Thomas knows better than most that a flexible “living” Constitution is no friend of the individual–especially an unpopular individual with unpopular ideas, or the member of an unpopular group. Southern lynch mobs did nothing beyond “breath life” and “run hot blood” into old dead and settled law.

  12. Illiniguy

    When I was in law school, Hugo Black’s opinions were those I liked to read the most. He had a straightforward way of writing, and Justice Thomas’ writing is in the same vein. It’s always irritated me to listen to confirmation hearings where senators beat a nominee over the head with stare decisis. Judges swear an oath to uphold the Constitution, not precedent. The book “Twilight of Individual Liberty” by Hamilton Vreeland should be read by anyone interested in learning how the commerce clause was twisted and expanded in such a way as to give the Federal government ever more power.

  13. Cas Balicki

    What a wonderful post. The only thing to wish for is that it is prescient.

  14. anon_academic

    One minor point on the Toobin piece is that he brings up the whole “recusal” trope on Obamacare (on the grounds that Mrs. Thomas has been a vocal critic of the law) and begrudgingly admits that SCOTUS judges make their own decisions about recusal. 

    I really admire the cojones it takes for the left to argue that Justice Thomas should recuse himself from adjudicating a law because his spouse doesn’t like it while not mentioning that his colleague, Justice Kagan, was the solicitor general during the law’s legislative history.

    I don’t have any problem with both Thomas and Kagan hearing the case, but attacking Thomas on this is a pretty big stone to be throwing from a pretty brittle glass house.

  15. Keith Preston

    It will be interesting to see if Toobin’s piece gives him any “Juan Williams” type of experiences.  His social calendar might become much freer, if you know what I mean…

    Will he be shocked?

  16. Keith Preston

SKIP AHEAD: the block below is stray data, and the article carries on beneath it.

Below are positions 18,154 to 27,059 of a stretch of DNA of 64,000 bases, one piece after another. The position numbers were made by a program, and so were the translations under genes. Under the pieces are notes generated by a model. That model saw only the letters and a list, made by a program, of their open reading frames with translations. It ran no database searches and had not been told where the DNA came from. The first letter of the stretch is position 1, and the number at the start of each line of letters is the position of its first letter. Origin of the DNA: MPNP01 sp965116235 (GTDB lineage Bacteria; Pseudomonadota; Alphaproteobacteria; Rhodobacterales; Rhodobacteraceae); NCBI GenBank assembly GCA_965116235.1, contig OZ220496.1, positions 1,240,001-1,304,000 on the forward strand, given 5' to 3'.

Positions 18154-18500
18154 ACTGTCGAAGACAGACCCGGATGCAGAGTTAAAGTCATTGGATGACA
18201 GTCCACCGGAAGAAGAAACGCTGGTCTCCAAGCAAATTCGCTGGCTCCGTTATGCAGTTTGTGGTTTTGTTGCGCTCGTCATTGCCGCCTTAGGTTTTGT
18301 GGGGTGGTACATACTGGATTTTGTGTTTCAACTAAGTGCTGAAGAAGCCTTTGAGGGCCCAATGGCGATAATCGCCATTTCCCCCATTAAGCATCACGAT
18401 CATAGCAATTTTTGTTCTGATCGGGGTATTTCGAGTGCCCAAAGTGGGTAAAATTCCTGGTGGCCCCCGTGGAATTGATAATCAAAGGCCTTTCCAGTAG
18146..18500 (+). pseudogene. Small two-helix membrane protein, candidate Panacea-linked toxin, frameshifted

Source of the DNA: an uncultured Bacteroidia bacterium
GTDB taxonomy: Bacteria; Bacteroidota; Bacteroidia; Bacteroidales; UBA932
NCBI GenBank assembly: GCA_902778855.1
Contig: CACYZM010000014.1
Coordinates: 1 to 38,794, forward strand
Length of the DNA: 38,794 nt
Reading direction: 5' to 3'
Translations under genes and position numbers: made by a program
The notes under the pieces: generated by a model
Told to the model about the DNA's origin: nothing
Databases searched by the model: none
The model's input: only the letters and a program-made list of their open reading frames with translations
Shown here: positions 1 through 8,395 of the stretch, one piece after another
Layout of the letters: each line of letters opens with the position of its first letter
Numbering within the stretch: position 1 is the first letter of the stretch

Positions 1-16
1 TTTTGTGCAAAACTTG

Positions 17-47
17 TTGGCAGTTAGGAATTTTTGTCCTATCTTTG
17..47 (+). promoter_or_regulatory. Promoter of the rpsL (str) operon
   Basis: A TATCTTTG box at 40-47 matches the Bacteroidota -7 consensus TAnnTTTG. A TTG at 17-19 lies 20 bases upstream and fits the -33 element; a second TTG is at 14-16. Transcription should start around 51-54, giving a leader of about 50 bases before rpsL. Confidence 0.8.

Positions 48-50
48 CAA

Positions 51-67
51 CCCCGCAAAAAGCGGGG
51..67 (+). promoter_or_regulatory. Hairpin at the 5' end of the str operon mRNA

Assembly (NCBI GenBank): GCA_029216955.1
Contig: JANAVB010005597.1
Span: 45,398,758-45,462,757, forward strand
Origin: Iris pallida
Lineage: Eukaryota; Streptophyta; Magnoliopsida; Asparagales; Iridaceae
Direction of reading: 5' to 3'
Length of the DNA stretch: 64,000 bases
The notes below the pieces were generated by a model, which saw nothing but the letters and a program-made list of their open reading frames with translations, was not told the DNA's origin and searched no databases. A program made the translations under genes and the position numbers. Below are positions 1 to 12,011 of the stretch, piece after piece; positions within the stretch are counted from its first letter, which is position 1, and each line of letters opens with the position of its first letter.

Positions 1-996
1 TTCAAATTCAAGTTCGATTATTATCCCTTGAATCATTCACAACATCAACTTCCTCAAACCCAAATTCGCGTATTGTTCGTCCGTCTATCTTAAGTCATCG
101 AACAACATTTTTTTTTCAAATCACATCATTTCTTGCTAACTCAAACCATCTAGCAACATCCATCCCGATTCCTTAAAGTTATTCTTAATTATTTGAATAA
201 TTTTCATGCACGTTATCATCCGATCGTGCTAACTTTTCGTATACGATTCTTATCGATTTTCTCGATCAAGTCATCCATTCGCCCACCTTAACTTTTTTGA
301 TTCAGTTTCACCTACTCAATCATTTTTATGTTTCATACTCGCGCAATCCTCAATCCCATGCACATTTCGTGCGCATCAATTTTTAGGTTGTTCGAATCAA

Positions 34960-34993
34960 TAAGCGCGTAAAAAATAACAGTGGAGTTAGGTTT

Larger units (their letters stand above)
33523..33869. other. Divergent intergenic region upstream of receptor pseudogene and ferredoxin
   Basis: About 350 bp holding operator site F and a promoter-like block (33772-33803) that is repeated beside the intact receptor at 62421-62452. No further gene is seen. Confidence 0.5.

ricochet server burp…

  17. Paul A. Rahe
    C
    Keith Preston: It will be interesting to see if Toobin’s piece gives him any “Juan Williams” type of experiences.  His social calendar might become much freer, if you know what I mean…

    Will he be shocked? · Aug 30 at 9:02am

    He might be.

  18. Alex Metcalf

    I remember once I read Bill Kristol saying that he considered Thomas the most impressive conservative in American public life; it is a hard charge to dispute.  For myself, during con law class, reading a Thomas dissent after a simultaneously stale and imaginative (not a trait on which strong constitutional jurisprudence is often based) Breyer opinion was a welcome respite.  

  19. Illiniguy
    Paul A. Rahe

    Keith Preston: It will be interesting to see if Toobin’s piece gives him any “Juan Williams” type of experiences.  His social calendar might become much freer, if you know what I mean…

    Will he be shocked? · Aug 30 at 9:02am

    He might be. · Aug 30 at 10:10am

    Limbaugh just discussed the Toobin piece on his show, and his take is that the article is not so much a backhanded homage as it is aimed at the Left, to serve as a warning that they’d better ratchet up the pressure to get Justice Thomas to recuse himself from the Obamacare debate. As opposed to suffering the Juan Williams fate, Rush sees him more as a Paul Revere.

  20. Chris Johnson

     ” It will be very hard for them to digest  and come to grips with what Toobin has to say, and it is no less remarkable that a hardcore left-liberal  such as Toobin is willing to say it.”

    This comment and others, seem to ignore just how awful Toobin really is, and ascribe to him qualities he does not possess.  Read as what it is, Toobin, I have great concerns.  Here’s what I suspect, given the source:

    Toobin is laying out, for the rubes and the thugs, the necessity for an Alinskyite assault on Thomas.  He has identified for the left’s ground troops, the prime target.  I don’t recall all the steps, but they include isolate, demonize, etc.  In short, I see SEIU campouts on the front lawn of the Thomas’ home, just as a minimum.  The left already hates him and now, I believe, Toobin is unleashing them, by making them aware that he is more than just somebody to ridicule.